Welding Blueprints: How to read & Interpret

Welding Blueprints

Welding is a critical process in the construction of many metal objects. Blueprints are necessary to ensure that the welds are properly placed and spaced.

As a welder, it is important to be able to interpret welding blueprints and understand welding symbols and apply the information from them to the welding.

This will ensure that the welding job is done correctly and is of the highest quality. Welding blueprints in the drawings show how a weld should be made and where it should be made.

They can be used for both simple and complex welds. The blueprint will show the dimensions of the weld, the type of the weld, what type of welding process should be used, and any other special instructions.

Basics of Welding Blueprints

The American Welding Society’s (AWS) A2.4 standard specifies the requirements for welding blueprints.

The AWS A2.4 standard also includes guidance on how to create welding symbols, different types of welding symbols, and how to read them.

In summary, a simple welding blueprint looks like this:

basic welding symbol and welding blueprints

It consists of the following mandatory three parts to make a complete welding symbol:

  • Arrow Line: Point towards the welding location,
    • Reference Line: Horizontal line for placing weld symbol & size,
      • Weld Symbol: Geometrical representation of weld type.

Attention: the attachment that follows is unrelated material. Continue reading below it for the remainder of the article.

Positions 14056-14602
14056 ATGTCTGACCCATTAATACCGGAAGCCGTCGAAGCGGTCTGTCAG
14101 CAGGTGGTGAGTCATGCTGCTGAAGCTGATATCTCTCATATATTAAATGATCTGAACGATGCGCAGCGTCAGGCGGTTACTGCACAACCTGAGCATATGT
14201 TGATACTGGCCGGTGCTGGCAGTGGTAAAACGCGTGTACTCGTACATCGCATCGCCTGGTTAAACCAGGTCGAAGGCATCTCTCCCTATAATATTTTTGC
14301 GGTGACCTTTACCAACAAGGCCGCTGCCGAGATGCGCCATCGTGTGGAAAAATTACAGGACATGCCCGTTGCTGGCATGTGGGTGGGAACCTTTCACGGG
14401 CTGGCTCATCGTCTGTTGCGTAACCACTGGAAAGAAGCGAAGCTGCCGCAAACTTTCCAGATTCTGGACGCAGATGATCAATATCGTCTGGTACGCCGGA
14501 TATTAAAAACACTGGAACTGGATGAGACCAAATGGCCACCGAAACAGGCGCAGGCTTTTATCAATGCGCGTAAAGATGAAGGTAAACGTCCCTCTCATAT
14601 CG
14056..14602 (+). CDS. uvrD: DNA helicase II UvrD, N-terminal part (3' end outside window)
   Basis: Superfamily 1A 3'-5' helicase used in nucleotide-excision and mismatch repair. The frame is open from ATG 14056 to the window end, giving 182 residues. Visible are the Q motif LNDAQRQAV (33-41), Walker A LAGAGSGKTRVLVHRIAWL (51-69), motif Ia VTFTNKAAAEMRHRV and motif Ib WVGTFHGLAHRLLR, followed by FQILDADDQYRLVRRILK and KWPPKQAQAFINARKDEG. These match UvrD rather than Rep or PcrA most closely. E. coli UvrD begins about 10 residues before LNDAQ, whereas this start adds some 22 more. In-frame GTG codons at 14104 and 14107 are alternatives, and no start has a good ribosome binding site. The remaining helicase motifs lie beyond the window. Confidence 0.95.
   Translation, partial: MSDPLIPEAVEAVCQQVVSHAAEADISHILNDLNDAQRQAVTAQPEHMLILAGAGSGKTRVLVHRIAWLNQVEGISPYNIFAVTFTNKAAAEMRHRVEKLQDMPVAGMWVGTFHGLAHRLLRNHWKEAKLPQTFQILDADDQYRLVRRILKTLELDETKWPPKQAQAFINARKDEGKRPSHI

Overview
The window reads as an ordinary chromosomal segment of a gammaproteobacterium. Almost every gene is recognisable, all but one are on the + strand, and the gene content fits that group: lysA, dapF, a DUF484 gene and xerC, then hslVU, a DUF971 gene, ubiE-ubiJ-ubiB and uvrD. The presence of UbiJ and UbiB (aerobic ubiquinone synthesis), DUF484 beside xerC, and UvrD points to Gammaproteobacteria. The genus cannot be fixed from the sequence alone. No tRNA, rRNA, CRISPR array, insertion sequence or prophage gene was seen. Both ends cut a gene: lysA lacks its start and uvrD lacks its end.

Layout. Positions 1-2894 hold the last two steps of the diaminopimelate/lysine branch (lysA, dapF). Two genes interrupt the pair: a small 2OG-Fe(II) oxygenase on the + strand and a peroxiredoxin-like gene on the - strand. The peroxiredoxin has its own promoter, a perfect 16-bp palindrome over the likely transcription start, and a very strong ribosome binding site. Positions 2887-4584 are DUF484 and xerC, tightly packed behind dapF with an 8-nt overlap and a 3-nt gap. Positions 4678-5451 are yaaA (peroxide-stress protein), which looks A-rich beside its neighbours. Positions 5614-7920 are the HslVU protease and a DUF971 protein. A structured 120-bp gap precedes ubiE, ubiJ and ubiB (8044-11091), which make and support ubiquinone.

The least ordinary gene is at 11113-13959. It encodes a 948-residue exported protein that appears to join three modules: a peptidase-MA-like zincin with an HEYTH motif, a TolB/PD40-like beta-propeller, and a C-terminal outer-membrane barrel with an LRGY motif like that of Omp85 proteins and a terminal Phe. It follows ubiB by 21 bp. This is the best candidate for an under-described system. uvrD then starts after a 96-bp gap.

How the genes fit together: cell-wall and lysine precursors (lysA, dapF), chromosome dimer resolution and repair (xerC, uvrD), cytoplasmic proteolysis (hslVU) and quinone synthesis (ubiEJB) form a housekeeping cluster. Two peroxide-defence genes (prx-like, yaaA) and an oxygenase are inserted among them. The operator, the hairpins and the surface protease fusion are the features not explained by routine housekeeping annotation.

A Complete welding symbol or welding blueprint for an actual job is shown below that includes all above three elements.

Reading welding symbol

You will notice here different types of welding symbols. The question is: How you can tell what all of these means?

To interpret these symbols you need to know their meanings, types, and what they represent. Check out my this earlier article on How to read Welding Symbol? Here you will find all information from the basic to expert level.

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Reading Welding Blueprints

The first step in correctly interpreting a welding symbol is to identify the basic elements of the symbol.

The arrow always points toward the weld location. The reference line is connected to the arrow line and weld symbols are placed on it. The weld size is always placed on the left side of the symbol.

The tail of the arrow contains information about the type of joint that is to be welded.

Types of Welding Symbols

Welding symbols are a crucial part of every welder. They provide a quick and easy way to communicate the details of a weld, including the type of weld, size, angle, and other important information.

There are three primary types of welding symbols specified in the American Welding Society’s standard AWS A2.4:

  1. Primary,
  2. Supplementary, and
  3. Contour weld symbols.

Primary welding symbols are used to indicate the most essential information about a weld, such as its type and size.

primary welding symbols

Supplementary symbols provide additional information about a weld, such as its angle or contour. Contour weld symbols are used to show the shape of a weld bead on a drawing.

supplementary welding welding